When nominal requirements are insufficient


Our religion is not just about performing rituals. Saint James in his letter tells us that faith alone is not enough. Faith must produce fruit in active works of love.

Dec 11, 2019 2021

Reflection on our Sunday readings with Fr. Joseph Arulnathan

3rd Sunday of Advent (C)
Readings: Zephaniah 3: 14-18a;
Philippians 4: 4-7; Gospel: Luke 3: 10-18

Once upon a time there was a Catholic college graduate who was initiated into a Catholic organization. He was asked: What is the most important requirement of our faith? Without hesitation, he replied: “Go to Mass and receive Holy Communion. Maybe that’s what many of us would have said.

Well, these are indeed the requirements of every Catholic. But it’s not enough. These are nominal requirements only. In today’s Gospel, John the Baptist says that if our religion is simply going to church, reciting memorized prayers learned years ago, and fulfilling a list of minimum obligations, then we just follow the minimum requirements and our faith is still at the infant level. In other words, we haven’t grown up.

Perhaps those who followed John thought that receiving John’s baptism was sufficient. But John said to them: “Let the man with the two coats give to him who has none”. The man with the food should do the same, “do not charge the tax collector beyond your fixed amount.” To the soldiers he said, “Don’t intimidate anyone. Luke does not mention the reaction of the people, but perhaps they were surprised by John’s simple responses. They had to fast or make large contributions to their synagogue.

John warned them that being Abraham’s children (they were Jews) was not enough. This means that just because they are the children of Abraham, things are not automatic. They were to bear good fruit as proof of their repentance. John the Baptist advises us today that our faith must be tangible. It must be productive and bear fruit. The unproductive tree is cut down and thrown into the fire. It is not enough to pray.

People have to prove their change of heart and mind in their everyday life. They have to take care of the poor, the needy. Therefore, he said, he who has two shirts should give one to him who does not, and he who has food should share it.

Tax collectors, although not urged to give up their livelihood, are urged to stop abusing the people by collecting more than prescribed; and soldiers who are armed and supposed to enforce harsh law must avoid exhortations and false testimony.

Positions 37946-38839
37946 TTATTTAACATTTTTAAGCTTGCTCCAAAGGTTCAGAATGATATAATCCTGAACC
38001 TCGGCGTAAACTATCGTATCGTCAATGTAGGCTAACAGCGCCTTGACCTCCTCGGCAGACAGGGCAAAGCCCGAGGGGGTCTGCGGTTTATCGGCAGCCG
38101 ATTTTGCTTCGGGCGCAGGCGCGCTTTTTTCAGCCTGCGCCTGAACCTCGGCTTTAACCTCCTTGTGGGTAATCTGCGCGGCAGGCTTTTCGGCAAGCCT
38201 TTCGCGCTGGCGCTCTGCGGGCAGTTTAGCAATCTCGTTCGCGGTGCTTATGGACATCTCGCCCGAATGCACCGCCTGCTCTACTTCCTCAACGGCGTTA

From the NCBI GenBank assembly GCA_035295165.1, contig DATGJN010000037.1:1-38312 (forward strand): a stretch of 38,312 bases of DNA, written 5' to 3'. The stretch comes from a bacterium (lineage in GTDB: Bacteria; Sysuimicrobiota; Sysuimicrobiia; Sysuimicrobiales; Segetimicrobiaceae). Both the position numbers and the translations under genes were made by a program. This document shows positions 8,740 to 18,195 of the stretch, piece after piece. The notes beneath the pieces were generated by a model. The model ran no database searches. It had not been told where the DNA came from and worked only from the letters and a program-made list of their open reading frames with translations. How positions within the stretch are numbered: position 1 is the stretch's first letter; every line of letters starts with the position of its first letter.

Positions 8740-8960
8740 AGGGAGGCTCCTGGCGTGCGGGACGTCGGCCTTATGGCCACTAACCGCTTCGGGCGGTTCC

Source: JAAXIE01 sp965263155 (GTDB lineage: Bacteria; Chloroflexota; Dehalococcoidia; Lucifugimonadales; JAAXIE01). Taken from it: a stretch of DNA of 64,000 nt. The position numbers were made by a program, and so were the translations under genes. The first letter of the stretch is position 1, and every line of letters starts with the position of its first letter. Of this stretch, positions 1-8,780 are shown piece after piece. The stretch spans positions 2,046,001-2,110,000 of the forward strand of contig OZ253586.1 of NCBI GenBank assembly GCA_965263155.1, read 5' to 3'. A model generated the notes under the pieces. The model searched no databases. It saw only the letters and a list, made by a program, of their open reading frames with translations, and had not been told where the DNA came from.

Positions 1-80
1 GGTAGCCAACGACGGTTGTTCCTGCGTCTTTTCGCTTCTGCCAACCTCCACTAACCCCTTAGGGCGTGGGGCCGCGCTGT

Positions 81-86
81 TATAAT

These are words spoken some 2,000 years ago by John the Baptist, who did not mince words to comfort the poor and the afflicted and to afflict the comfortable. He was a real prophet. Comfortable people who heard his words were disturbed by his harsh words. This is why they asked, “What should we do?

Sometimes we may wonder where we can find God in our life. And how we can get closer to Him. John the Baptist can tell us the same thing. Show our faith in action. It is not just a matter of praying, fasting, fulfilling our days of obligation, etc. He is more than that. There must be some kind of radicalism in our lives as Christians, as disciples of Christ. We cannot do the minimum. We have to go the extra mile.

Our religion is not just about performing rituals. Saint James in his letter tells us that faith alone is not enough. Faith must produce fruit in active works of love. Faith without love is dead. We are to show our faith, as a testimony of Christ to others. Our faces must shine with the love of Christ, we must show the vitality of Christ in our lives. We need to reach out to others. Our baptism is not a passport to heaven. God will want to see what we have done in terms of the following:

1. Reach out to the poor.
2. Develop our own understanding of our faith.
3. Leave the church for the mission.

Today we are called to examine our attitudes, to examine our way of life. Does this go against the values ​​of love, brotherhood, honesty and justice of Christ? This examination must be done according to the profession or the state of life. We need to ask ourselves, “What must I do to truly live a Christian life as a father, mother, son or daughter, employer, worker, student, doctor, nurse educator, lawyer, leader? , as a priest and a religious?

Our faith needs prayer and participation in rituals and sacraments, but it needs more. We have to go ahead and proclaim Christ to the world.

–Fr Joseph Arulnathan is from the Diocese of Penang. He is currently parish priest of Saint-Antoine church in Nibong Tebal.


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